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Cremation (Lesson 4-8)
DMACC Mortuary Science Program 2021
Terms in this set (97)
What medical devices need to be removed prior to cremation?
According to the instructor notes, should the cremation container be opened at the crematory without the funeral director present?
No, the funeral directors should verify with the crematory that the container will not be opened without the funeral director present since the funeral director is the representative of the family
What material is often used for the metal identification discs of cremation?
Stainless Steel or Titanium
What must be on the metal discs that are inserted into the crematory prior to cremation?
A non-repeating number that is assigned to each decedent
Which burner is used to preheat the crematory?
Why do you preheat the crematory prior to cremation?
To ensure that the temperature in the secondary chamber is high enough to combust the gases and particulates released from the primary chamber
What is placed into the crematory primary chamber to facilitate the loading of the deceased?
Cardboard cylinder AKA Roller
Which portion of the deceased (head or feet) should be loaded into the primary chamber first during a normal (non-obese) cremation?
Feet First (Non Obese)
Following the removal of the cremated remains (Bone fragments) from the primary chamber, what is removed from the cremated remains?
Any metal that may have remained after the cremation process (remove with magnet)
What unit is utilized to reduce the bone fragments down to a fine sand-like powder?
What should be done if the cremated remains will not fit into 1 urn?
Operator will use 2 containers and give both to family
The secondary burner of a retort which facilitate additional combustion of the unburned combustible material that left the primary chamber
The secondary chamber of a retort where unburned combustible materials from the primary chamber collects for further combustion
A device used to introduce flame to the primary chamber of a retort; may be referred to as the primary burner
Chemical reaction that results from mixing fuel and oxygen in the presence of an ignition source and releases light and heat.
An environmentally safe casket which is designed for encasing dead human remains for cremation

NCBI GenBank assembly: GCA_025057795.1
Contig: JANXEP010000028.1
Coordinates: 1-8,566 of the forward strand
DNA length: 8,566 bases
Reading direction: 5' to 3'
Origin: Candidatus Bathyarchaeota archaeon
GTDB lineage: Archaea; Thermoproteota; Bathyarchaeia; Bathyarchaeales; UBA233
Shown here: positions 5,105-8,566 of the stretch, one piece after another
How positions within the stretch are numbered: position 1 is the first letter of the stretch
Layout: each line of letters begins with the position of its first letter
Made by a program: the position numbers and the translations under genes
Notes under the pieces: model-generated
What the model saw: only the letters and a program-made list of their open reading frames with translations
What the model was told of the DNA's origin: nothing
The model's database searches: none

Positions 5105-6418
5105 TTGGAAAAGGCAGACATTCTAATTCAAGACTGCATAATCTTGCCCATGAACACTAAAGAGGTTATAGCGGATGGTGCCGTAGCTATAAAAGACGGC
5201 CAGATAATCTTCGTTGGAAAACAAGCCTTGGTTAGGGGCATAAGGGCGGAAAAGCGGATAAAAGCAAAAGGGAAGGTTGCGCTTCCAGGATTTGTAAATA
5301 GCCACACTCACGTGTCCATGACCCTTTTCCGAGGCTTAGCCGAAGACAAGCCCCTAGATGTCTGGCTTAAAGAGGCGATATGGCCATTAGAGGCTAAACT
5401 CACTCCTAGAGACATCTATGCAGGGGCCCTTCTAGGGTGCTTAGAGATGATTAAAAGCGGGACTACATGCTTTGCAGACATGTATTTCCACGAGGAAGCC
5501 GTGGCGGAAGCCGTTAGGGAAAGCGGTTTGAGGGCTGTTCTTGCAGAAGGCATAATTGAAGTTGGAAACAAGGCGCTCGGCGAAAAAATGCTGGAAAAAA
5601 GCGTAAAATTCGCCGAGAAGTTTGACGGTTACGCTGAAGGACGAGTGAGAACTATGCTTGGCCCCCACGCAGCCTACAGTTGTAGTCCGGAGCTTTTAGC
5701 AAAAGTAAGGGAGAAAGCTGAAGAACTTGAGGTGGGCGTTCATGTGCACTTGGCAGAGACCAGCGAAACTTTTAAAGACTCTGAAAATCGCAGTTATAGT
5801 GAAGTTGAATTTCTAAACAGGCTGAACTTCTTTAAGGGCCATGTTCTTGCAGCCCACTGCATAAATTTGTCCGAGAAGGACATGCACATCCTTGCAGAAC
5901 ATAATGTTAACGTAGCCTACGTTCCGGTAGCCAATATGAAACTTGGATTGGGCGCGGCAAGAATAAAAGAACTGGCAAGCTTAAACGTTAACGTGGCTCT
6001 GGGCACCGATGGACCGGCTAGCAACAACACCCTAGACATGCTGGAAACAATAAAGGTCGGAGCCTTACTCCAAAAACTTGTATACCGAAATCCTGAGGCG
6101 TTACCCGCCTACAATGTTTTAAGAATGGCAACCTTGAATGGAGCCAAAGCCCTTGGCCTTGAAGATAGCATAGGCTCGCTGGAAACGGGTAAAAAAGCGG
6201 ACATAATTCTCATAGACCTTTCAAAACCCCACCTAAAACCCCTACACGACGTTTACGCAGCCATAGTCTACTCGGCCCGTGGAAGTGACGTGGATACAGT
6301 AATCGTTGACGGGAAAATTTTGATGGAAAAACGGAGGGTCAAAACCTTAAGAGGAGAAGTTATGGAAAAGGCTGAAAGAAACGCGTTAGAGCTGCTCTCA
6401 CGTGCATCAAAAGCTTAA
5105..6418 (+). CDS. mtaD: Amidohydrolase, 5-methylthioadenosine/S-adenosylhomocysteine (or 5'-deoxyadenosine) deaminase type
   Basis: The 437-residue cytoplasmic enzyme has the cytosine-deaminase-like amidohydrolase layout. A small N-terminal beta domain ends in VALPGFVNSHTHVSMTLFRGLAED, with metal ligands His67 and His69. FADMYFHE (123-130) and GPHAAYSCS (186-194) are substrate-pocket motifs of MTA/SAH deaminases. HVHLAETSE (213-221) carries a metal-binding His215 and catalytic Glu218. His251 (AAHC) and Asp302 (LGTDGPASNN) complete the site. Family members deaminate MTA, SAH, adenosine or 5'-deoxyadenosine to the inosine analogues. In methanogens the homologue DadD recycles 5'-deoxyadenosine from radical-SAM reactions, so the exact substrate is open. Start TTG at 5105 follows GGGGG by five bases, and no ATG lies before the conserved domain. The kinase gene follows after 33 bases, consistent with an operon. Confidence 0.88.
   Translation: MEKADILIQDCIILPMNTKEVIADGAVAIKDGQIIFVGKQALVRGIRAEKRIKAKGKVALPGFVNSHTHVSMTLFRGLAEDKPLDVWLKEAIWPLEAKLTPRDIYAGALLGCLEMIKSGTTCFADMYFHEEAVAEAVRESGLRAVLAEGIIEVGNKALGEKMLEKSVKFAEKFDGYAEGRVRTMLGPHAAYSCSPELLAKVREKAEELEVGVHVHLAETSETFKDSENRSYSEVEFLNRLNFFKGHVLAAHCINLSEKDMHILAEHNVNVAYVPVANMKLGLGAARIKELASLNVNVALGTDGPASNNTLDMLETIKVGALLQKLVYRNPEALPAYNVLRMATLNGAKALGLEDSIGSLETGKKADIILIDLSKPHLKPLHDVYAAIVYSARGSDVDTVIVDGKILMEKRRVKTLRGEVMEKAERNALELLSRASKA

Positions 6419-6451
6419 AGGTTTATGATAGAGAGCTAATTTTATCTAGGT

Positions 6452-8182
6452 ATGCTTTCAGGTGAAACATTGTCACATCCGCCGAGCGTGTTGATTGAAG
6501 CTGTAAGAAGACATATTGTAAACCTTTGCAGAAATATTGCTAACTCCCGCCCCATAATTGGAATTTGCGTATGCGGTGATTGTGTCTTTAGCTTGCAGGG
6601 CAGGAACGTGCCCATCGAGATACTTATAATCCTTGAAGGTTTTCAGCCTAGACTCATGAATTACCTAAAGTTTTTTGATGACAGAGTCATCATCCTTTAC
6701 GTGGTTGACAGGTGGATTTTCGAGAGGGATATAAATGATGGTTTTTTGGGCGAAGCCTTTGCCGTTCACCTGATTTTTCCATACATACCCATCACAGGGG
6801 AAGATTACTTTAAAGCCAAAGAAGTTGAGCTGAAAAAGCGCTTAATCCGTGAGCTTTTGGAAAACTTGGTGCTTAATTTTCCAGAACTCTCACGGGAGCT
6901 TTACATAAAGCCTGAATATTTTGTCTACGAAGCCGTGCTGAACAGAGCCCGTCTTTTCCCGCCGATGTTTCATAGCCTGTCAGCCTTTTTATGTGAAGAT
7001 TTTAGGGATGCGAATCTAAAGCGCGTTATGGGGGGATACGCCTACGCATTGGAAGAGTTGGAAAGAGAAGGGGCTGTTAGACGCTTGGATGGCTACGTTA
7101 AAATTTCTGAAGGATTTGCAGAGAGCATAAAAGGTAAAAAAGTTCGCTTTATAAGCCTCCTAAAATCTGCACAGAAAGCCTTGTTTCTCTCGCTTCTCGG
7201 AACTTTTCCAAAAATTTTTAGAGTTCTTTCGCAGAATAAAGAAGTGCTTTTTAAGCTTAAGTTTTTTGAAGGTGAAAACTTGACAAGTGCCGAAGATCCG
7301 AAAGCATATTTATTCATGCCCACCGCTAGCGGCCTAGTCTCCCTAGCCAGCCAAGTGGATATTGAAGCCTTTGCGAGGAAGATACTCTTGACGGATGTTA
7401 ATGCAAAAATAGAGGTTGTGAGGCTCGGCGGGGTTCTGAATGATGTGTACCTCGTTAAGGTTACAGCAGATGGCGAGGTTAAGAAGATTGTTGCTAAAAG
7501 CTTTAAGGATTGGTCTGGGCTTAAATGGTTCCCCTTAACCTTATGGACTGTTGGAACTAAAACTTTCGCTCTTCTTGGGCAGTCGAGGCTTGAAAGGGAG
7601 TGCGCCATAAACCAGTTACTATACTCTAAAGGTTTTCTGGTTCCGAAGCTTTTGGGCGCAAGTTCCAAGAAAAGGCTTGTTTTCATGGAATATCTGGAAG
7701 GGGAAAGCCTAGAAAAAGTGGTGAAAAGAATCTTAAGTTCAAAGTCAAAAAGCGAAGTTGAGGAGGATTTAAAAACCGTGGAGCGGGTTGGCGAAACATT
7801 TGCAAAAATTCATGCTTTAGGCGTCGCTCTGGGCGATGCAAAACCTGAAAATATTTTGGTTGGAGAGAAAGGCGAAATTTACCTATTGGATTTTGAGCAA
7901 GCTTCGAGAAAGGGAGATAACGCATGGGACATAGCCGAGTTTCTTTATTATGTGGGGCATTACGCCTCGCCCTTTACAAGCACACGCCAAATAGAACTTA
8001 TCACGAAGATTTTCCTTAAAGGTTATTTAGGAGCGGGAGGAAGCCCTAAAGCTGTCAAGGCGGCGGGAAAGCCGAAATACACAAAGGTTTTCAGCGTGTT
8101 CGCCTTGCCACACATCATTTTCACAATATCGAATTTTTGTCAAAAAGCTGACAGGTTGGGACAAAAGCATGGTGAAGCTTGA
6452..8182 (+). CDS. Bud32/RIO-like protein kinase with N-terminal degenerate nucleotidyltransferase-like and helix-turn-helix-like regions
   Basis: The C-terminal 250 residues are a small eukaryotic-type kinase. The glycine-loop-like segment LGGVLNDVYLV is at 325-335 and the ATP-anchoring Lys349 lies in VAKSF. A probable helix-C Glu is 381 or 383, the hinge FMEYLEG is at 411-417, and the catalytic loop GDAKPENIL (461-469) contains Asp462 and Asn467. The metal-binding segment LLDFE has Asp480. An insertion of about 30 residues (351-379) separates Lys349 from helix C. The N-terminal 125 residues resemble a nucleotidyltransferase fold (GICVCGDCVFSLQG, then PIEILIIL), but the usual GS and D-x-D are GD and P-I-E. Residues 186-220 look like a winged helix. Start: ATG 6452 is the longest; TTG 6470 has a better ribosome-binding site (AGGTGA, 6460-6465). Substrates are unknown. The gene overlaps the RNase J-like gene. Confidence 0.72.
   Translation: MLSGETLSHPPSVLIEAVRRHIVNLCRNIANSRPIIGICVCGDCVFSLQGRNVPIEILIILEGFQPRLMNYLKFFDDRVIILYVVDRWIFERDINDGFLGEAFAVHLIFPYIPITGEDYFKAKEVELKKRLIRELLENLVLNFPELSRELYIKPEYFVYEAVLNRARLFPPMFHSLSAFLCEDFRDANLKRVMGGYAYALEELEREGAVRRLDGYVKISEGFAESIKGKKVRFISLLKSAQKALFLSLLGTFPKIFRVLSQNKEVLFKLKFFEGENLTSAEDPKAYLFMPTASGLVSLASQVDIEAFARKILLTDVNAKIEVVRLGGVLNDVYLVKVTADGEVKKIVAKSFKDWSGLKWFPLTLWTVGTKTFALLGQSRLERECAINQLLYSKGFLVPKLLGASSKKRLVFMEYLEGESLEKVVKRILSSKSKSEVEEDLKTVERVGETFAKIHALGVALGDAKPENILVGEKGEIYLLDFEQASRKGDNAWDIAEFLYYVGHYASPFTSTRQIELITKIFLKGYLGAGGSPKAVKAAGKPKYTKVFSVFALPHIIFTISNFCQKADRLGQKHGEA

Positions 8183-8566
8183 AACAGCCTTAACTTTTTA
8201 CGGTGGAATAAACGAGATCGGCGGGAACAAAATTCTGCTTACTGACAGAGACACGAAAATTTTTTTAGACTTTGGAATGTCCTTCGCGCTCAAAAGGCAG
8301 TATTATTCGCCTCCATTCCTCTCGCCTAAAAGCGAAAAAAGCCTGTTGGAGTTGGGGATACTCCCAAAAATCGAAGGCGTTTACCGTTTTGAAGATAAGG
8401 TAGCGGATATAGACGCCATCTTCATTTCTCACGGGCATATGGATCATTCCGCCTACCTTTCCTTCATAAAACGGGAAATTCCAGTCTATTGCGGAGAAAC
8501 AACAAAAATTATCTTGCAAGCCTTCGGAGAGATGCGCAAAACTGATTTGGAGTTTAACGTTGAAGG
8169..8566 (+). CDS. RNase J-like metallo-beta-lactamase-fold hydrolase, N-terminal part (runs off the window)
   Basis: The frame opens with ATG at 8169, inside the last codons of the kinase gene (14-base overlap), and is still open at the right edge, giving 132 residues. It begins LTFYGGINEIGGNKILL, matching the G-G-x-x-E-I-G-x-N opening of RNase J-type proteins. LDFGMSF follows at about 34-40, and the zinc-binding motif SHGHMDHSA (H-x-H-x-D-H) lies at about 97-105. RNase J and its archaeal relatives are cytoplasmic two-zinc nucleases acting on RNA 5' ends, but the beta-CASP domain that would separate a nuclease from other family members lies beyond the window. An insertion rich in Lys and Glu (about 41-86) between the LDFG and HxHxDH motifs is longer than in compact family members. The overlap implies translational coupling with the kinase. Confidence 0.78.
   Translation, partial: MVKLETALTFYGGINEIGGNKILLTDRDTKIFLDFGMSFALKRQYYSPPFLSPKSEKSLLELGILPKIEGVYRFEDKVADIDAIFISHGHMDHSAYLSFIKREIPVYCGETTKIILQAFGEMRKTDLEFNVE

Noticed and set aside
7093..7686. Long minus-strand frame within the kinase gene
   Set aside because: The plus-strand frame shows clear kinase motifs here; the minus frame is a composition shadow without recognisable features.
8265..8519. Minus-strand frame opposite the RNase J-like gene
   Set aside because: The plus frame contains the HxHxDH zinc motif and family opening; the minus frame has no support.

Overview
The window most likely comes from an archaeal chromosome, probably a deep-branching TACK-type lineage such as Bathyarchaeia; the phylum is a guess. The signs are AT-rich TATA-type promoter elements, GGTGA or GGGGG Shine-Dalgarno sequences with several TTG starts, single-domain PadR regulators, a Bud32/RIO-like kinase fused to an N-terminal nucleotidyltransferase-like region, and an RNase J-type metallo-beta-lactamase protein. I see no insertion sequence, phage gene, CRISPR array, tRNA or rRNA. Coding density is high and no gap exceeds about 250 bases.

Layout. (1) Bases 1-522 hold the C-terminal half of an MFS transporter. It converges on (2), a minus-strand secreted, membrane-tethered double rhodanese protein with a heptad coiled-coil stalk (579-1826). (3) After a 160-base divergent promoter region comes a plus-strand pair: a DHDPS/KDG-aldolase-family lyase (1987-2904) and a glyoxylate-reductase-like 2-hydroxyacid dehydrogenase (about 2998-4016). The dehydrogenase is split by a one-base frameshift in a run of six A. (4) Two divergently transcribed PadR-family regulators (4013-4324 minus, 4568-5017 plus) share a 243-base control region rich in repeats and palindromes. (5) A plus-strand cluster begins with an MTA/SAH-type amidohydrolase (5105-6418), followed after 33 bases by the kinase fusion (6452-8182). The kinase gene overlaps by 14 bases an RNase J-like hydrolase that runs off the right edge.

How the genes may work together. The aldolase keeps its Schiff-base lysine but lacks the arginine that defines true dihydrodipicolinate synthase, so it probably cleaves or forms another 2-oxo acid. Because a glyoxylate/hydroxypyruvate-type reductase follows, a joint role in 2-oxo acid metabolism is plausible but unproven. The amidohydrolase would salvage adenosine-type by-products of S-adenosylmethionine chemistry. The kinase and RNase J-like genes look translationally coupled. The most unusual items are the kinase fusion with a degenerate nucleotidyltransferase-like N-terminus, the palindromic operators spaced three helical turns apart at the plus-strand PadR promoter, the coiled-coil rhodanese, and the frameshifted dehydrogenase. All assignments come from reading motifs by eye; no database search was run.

The case / container in which the human body is delivered to the crematory and in which the body is cremated
A furnace or retort for cremating dead human bodies; a building that houses a retort
Combustion products such as smoke, soot, sulfur dioxide, etc.
A horizontal passage for conducting products of combustion into the atmosphere
A solid surface upon which the human remains and container are placed for the cremation process
The degree to which a substance allows light to pass through
Small pieces of liquids or solids that include dust, fumes, smoke, mists or sprays that are products of incinerated matter
Chemical compounds (gaseous or particulate matter) in combustion / flue gases that present human health and environmental concerns
Chamber within a retort where primary ignition and burning of human remains occurs
Primary Combustion Chamber
The process of reducing the size of cremated remains after or as a secondary step of cremation
Special high temperature lining of the combustion chambers
The burning chamber in a crematory
Chamber where unburned combustible materials from the primary chamber are completely burned
Secondary Combustion Container
A chamber designed to reduce the velocity of the products of combustion to promote the settling of fly ash to allow for further combustion or to inhibit escape from the stack
Setting or Expansion Chamber
A vertical passage for conducting products of combustion into the atmosphere
What temperature should the crematory have when cremating an obese deceased?
1400-1600 degrees DO NOT reach 2000 degrees
How should an obese case be loaded into the crematory - head first or feet first?
Head First! (Obese)